Posted on Mar 11, 2020 in News.
Roy Moed, the founder of LifeTime Private Autobiography and its parent company LifeBook, recently appeared on BBC News to discuss the growing trend of writing your own autobiography. Check out the video below!
Sally Bundock: So you won’t be surprised to hear that autobiographies are one of the best-selling book categories out there. And our next guest wants to offer everyone the help they need to write their own. Even if it’s only for friends and family.
Karin Giannone: Lifebook is a private autobiography service. It aims to give elder adults both a legacy and a project to enjoy and live for. The company’s founder was inspired to start the business while caring for his father throughout an illness.
Bundock: Well let’s introduce to you Roy Moed, who’s founder and chief executive of LifeBook. Welcome.
Roy Moed: Morning.
Bundock: And you’ve got the book you produced for your dad right there. Indeed and also another one to show us. So just tell us a bit more about how this started because you were actually in the airline industry, weren’t you?
Moed: Yes, I was learning to deal with mergers.
Bundock: Nothing to do with books.
Moed: No, not at all and academically, I wasn’t in that sort of space. I’m dyslexic anyway. So to be a publisher now and producing over 8,000 titles is quite a different challenge. I started from my father, did the first book and then decided that I actually wanted to do this for people around the world and make it achievable. So I used my airline logistics background to systemize it and I deconstructed the interviewer from the writer. So the interviewer is actually somebody with empathy, active listening, who is local to where your parent or grandparent is. And they go along and they interview them, record it 12 times over a period of some 90 minutes each and then they upload that.
Bundock: And just talk us through the process because you’ve actually created books for people all over the world. So you’ve had to have people that can interview people in different cities, different towns globally and then obviously, they end up with this book. How does it work?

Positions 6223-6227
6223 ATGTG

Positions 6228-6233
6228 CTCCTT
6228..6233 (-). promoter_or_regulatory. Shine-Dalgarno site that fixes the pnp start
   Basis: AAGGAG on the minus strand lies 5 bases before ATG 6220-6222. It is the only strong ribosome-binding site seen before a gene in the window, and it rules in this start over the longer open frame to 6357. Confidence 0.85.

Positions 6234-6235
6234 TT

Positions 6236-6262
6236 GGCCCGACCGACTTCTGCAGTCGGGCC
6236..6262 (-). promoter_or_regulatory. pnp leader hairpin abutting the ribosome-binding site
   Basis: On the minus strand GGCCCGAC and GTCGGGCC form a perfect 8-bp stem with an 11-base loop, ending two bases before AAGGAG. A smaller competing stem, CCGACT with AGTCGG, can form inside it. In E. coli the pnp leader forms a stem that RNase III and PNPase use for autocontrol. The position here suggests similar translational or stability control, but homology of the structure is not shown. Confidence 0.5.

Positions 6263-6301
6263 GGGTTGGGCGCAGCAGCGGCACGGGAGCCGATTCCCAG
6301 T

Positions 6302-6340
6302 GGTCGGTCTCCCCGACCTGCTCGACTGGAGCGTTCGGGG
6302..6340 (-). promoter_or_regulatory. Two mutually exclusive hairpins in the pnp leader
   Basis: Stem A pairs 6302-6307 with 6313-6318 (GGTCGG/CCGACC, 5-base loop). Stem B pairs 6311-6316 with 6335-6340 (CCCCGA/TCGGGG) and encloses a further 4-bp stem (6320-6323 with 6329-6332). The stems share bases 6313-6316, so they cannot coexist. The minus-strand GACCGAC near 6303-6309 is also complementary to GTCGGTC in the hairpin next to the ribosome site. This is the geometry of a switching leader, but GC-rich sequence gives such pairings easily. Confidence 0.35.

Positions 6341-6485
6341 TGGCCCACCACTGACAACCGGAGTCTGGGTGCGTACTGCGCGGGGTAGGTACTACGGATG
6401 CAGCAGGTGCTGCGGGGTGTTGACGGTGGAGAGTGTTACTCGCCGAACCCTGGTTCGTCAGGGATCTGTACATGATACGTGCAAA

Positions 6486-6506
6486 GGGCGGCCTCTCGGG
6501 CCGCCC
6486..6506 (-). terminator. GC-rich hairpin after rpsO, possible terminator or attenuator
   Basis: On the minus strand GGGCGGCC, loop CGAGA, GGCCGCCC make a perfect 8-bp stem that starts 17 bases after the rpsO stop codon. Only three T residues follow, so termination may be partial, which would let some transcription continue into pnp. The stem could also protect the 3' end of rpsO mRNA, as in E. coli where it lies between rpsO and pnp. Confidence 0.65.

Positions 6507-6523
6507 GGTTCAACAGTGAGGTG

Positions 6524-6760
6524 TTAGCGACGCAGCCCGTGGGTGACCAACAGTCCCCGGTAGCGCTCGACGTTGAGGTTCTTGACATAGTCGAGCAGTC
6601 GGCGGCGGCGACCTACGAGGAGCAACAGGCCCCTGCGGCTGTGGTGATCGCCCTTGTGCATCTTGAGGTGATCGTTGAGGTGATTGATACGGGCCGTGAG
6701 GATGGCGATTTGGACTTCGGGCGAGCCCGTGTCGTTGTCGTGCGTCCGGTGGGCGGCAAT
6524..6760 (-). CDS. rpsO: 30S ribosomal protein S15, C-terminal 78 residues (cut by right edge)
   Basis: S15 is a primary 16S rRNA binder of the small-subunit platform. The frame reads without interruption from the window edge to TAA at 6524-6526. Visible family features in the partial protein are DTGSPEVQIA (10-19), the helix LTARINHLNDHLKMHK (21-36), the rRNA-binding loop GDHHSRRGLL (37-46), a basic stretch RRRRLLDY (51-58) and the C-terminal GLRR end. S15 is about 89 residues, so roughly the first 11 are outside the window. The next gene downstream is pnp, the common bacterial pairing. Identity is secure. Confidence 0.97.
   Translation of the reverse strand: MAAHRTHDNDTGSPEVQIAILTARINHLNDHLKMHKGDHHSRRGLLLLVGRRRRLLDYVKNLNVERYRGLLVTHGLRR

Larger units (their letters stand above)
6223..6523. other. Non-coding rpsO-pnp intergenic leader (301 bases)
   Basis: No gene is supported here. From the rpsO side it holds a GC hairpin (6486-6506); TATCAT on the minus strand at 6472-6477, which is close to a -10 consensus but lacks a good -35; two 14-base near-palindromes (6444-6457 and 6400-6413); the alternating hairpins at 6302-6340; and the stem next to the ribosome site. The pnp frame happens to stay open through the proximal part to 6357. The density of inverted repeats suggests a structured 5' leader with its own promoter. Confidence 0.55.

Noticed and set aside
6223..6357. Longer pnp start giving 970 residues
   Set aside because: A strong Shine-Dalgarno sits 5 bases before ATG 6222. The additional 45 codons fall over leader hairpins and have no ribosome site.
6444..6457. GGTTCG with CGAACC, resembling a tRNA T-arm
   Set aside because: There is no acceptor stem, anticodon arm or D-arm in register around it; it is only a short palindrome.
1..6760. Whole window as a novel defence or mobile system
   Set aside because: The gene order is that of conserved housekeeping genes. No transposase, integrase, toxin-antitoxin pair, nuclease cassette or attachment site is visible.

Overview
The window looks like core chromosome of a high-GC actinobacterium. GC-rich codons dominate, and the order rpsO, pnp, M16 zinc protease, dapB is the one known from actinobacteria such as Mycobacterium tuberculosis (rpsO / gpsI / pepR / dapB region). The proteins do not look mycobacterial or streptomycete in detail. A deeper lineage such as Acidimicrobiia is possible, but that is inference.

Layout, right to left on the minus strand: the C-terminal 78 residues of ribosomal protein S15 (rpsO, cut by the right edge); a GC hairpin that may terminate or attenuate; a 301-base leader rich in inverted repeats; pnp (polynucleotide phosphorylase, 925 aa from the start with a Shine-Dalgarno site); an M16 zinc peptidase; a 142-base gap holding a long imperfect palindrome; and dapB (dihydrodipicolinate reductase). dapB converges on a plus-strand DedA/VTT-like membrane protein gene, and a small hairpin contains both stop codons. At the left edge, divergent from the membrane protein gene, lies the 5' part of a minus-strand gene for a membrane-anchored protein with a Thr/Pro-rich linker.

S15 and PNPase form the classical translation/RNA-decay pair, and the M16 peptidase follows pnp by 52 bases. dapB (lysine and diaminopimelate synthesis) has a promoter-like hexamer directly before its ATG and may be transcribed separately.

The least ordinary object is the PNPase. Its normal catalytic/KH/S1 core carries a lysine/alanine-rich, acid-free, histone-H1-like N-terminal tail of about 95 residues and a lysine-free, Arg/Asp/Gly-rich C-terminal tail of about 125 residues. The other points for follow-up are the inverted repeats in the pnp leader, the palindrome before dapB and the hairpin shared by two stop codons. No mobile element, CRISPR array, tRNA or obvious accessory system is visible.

Moed: So, we have about 300 interviewers and writers around the world and 20 people back at LifeBook’s head office in Godalming and the platform that we developed manages everything. So project manager, from the beginning, is in touch with say your grandparent and they carry that right through the six-month process. And at the end of that, the interview is being written. Then, it gets edited, typeset, proofread, and then printed on beautiful archive paper.
Giannone: Roy, tell us about what actually inspired you specifically about the conversations that you had with your father that then led to this.
Moed: Well I really wanted him to have a project, I wanted him to have something to do. And he actually made a statement that he felt that he didn’t have anything to contribute anymore once.
Giannone: He told you that?
Moed: Well yes. Well, we’ve got it, we’ve got that on the small video my niece Gemma did. And that was really the inspiration for LifeBook it was to actually find that moment.
Bundock: I have to say, I thought about this for people that I know who may no longer be with us soon. And they’ve lived through the Second World War and, in the case of all my great-grandma, two world wars, she is literally a hundred. So, it’s capturing stories which are fascinating and may not be heard otherwise but it does sound expensive, Roy.
Moed: It’s stories in that social history. What price do you put on that? It is priceless. By systemizing it the way we do it.
Bundock: But it starts at seven and a half thousand pounds could go up to something like 30,000. Just to give you a sense of where we are.
Moed: Yeah, it’s 150 hours work and that’s the price of a gardener really if you put it in that context. A lot of our customers are buying it for themselves. The average age of our customers is 82.
Bundock: They’re buying it for themselves?
Moed: Yes, we think people should be gifting it to their parents but they’re not. These people want to have a legacy. One of our customers said, “Look if I just leave another seven and a half grand to my kids, what are they going to do with it? They’re going to blow it. I’m going to leave them 10 precious books about their history.”
Giannone: And, I mean, the process itself of the interviews, the sessions, you said it’s a series of 12 90-minute meetings. How much did that benefit the person who’s telling the stories?
Moed: Totally. We researched this in the Brain Health Institute in Toronto and we found that regular interviews over a period of time enabled you to process. It’s a little bit like therapy but with this, it is therapeutic not therapy.
Bundock: I know with your dad it wasn’t a book initially was it? It was sort of a printed out document a manuscript. Did he actually ever see the book?
Moed: In honestly, I didn’t look at it for a couple of years until I had the idea and said, “Well maybe I can do this for more people if I could find a way to systemize that.” And that’s why LifeBook was created.
Giannone: All right. Thank you very much for coming in and sharing your story, Roy Moed of LifeBook.
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